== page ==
Friday, July 18
Another Turkish, but this time closer to the top of the middle than otherwise, Kazan served ten of us delightful food in a nice and clean environment.
A good time was had by all for the hours we spent there (although a lot of that was waiting for food, which was disappointing), and despite being seated at a long table (which usually kills any chance of a group discussion) the atmosphere was so conducive to having a good time we didn't even notice.
So what's not to like? Well for one thing, the price. Although we had taken advantage of a Top Table 50% thing, the bill still hit a whopping £20 per head after all the bell and whistles had been added on. Still we had slightly over ordered (particularly on the overpriced cocktails) but I think more careful ordering could have prevented this - those of us who stuck to the excellent mezze were more than happy with our meal.
Something to consider when you want to splash out, especially if halalness and conversation are paramount to your enjoyment of a meal.
Apparently, although I can't seem to find a link to back that up. There are around 300 Brits going to China and not one of them are of subcontinental descent. Not sure whether that surprising or not, but it is a bit disappointing either way.
Still at least we can do medicine and engineering, eh?
Thursday, July 17
5k is an interesting distance. The elitist runner in me pours scorn on such an amount; everyone I know should be able to run this distance and it definitely should NOT be a once in a lifetime thing for them to do. As such, those who ask me to sponsor them for a 5k race usually find nothing but disappointment.
On the other hand since it's not long or even mid distance it does have its own challenges regarding pace and speed; and since I had missed this year's Roding half marathon and wasn't about to enter this year's JP Corporate Challenge I jumped at the chance to run under some kind of race conditions.
Training was okay, if only because it underlined exactly how unfit I've become. Although I still regularly run my pace has dropped considerably as I find myself with nothing to run for; the 3.1 miles were taking me around 25 minutes to complete, a far cry from the 7.5 minute miles I was running during my marathon training prime. Back then such a distance would have been done without breaking a sweat, although 3 miles when aiming for 26 isn't really that much.
My aim for the race was to pace 8 minute miles and so any time under 24 minutes would have left me happy enough. And although I had to run my arse off to do it, my chest giving way long before my legs, surprised at exactly how much of a struggle it was. Still I managed to get a time of 23:51, a personal best (at least in recent times) and the fastest in the company team (I managed to hijack the one my dad works for).
Although it's not a patch on how I used to run five years ago (particularly because I was half dead by the end of it), it was good enough for me, especially now, during a time I'm increasingly feeling like I'm getting on a bit.
After a friend quite facetiously suggested misyar as a solution to the "marriage problem" many of us are apparently facing today, he quite understandably got quite an animated response back. For those of you who can't be bothered to click on the wikipedia link this is basically a wedding contract with specific rights given up by the female regarding any or all of polygamy, co-habitation, maintenance and housing.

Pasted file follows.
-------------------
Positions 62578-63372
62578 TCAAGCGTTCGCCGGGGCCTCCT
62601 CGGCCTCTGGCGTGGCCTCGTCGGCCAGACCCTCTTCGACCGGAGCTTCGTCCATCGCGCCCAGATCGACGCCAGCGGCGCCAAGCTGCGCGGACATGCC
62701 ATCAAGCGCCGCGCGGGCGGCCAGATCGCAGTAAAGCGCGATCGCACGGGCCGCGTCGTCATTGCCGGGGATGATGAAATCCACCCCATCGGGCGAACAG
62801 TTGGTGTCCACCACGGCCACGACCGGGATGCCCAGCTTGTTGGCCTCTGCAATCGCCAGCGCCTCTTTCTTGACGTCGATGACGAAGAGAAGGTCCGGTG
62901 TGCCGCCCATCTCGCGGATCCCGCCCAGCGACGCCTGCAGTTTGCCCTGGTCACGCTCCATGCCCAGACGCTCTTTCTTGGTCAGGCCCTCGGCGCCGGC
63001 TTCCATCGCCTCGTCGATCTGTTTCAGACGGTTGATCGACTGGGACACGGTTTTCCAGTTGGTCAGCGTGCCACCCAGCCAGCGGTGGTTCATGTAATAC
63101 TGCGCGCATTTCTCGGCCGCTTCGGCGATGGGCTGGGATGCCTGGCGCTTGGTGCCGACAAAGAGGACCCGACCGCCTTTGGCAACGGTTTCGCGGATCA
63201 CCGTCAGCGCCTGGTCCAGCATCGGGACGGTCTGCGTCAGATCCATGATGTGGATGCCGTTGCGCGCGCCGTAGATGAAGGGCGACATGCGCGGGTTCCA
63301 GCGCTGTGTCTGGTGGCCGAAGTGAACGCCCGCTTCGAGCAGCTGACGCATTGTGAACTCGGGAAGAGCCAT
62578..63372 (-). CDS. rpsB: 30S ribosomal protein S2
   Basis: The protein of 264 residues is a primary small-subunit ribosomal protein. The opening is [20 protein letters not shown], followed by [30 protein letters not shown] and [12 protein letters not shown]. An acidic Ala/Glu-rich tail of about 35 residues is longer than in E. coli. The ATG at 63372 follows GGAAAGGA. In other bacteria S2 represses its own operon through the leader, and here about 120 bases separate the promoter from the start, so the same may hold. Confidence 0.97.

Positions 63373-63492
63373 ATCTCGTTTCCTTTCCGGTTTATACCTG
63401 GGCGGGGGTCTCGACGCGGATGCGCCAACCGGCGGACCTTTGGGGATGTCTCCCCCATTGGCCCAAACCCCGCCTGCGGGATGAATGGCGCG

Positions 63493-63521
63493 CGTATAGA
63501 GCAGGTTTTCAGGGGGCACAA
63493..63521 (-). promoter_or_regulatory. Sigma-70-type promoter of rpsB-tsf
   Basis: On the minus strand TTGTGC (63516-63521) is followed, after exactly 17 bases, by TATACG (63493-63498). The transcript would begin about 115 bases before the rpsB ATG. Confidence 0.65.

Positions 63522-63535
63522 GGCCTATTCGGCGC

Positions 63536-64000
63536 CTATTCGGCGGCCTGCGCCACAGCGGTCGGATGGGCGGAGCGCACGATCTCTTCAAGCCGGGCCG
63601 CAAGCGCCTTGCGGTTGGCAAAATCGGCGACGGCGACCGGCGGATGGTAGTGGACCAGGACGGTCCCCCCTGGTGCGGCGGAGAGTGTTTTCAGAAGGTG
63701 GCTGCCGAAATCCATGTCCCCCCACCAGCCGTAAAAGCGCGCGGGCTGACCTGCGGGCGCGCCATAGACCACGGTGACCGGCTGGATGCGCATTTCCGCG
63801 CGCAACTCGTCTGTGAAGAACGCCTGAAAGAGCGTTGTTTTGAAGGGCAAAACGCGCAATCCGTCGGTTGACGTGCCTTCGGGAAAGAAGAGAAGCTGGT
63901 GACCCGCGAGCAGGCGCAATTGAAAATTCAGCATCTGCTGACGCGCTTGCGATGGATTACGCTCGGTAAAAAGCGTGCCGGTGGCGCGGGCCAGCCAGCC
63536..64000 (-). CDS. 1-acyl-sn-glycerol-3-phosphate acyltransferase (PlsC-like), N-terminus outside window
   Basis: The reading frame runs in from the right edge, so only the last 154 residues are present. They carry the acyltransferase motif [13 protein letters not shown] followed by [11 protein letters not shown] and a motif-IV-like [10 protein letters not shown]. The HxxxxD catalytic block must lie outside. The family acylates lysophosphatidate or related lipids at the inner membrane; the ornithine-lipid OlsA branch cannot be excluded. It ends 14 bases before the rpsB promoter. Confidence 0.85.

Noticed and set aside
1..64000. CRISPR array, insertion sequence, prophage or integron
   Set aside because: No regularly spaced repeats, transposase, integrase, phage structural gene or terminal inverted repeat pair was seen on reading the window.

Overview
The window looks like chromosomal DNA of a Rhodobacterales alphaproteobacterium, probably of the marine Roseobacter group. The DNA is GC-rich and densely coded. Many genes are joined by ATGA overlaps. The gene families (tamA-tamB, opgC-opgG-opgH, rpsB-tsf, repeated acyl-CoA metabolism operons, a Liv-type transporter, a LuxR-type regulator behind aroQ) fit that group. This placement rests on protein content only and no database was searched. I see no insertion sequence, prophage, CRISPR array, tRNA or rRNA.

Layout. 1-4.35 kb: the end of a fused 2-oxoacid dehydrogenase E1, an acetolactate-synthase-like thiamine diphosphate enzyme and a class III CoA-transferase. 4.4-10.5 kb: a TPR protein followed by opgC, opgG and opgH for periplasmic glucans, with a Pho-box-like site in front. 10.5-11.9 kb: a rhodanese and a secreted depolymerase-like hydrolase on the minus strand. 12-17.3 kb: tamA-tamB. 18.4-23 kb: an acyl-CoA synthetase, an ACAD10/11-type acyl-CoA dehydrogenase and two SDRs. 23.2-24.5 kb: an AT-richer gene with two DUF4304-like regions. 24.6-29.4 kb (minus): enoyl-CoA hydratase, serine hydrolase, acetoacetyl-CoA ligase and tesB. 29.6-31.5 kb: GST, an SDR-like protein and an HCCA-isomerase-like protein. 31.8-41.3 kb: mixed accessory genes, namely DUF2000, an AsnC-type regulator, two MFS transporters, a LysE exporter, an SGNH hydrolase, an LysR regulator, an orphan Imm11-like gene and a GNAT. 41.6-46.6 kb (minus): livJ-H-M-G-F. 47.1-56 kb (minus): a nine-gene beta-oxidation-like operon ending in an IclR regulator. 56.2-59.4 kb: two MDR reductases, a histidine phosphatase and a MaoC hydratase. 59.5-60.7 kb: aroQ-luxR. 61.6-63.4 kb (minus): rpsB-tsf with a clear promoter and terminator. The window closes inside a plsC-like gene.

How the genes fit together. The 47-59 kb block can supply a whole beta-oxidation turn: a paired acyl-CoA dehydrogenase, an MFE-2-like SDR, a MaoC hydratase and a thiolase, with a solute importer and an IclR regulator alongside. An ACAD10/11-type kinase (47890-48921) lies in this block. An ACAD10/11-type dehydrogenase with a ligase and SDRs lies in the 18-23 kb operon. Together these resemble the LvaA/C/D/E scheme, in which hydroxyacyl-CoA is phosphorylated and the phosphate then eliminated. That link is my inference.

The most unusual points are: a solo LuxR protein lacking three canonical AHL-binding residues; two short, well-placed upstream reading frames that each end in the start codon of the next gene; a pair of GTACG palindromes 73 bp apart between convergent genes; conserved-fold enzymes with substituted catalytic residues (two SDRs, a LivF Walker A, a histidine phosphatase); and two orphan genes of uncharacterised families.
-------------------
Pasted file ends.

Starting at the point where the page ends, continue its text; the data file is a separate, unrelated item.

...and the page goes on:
The criticism was on two fronts, curiously divided on gender lines. The girls mainly shot down the idea as a whole, saying that there was no way anyone except the most bastard of men would want to be a part of it. Needless to say this was easily refuted by giving various legitimate examples of when it would be a good thing and even more so when one of the ladies present actually said it was worth considering.
The guys on the other hand saw the usefulness of such a precedent in some situations, including that in which the man trivially didn't want to fulfill his rights (the bastard). However what we were united on was how it was little solution to our own afflictions of singledom - it's not like offering a misyar to prospective partners would suddenly open the doors to a marriage (especially when we consider the initial reaction of the fairer sex in our group).
I call misyar a precedent in the last paragraph since it's not really something that has directly come out of the Quran or Sunnah. It is in fact just a specific extension of seeing a nikkah as a legal contract that all parties concerned have deliberated and agreed on. This means that you can pretty much ask for anything you desire and stipulate any foregone conclusion for a potential future situation (with the notable exception of a fixed duration for the marriage), be it the number of kids you'll have together, whether a wife is allowed to leave the kitchen ever or whether a husband is allowed to marry further without the permission of his first wife.
The point is, of course, that both sides have to agree to that which is written down and so it's subject to the negotiation, redrawing and rejection that all contracts go through. This is in line with one of my own principles regarding the validity of unequal requirements (or in short: how it's perfectly acceptable for a non-virgin guy to insist on marrying a virgin girl just as it's perfectly acceptable for her to tell him to bugger off). It's fine to request whatever you want of a partner and your marriage to them, provided they know and agree to these requests before they commit.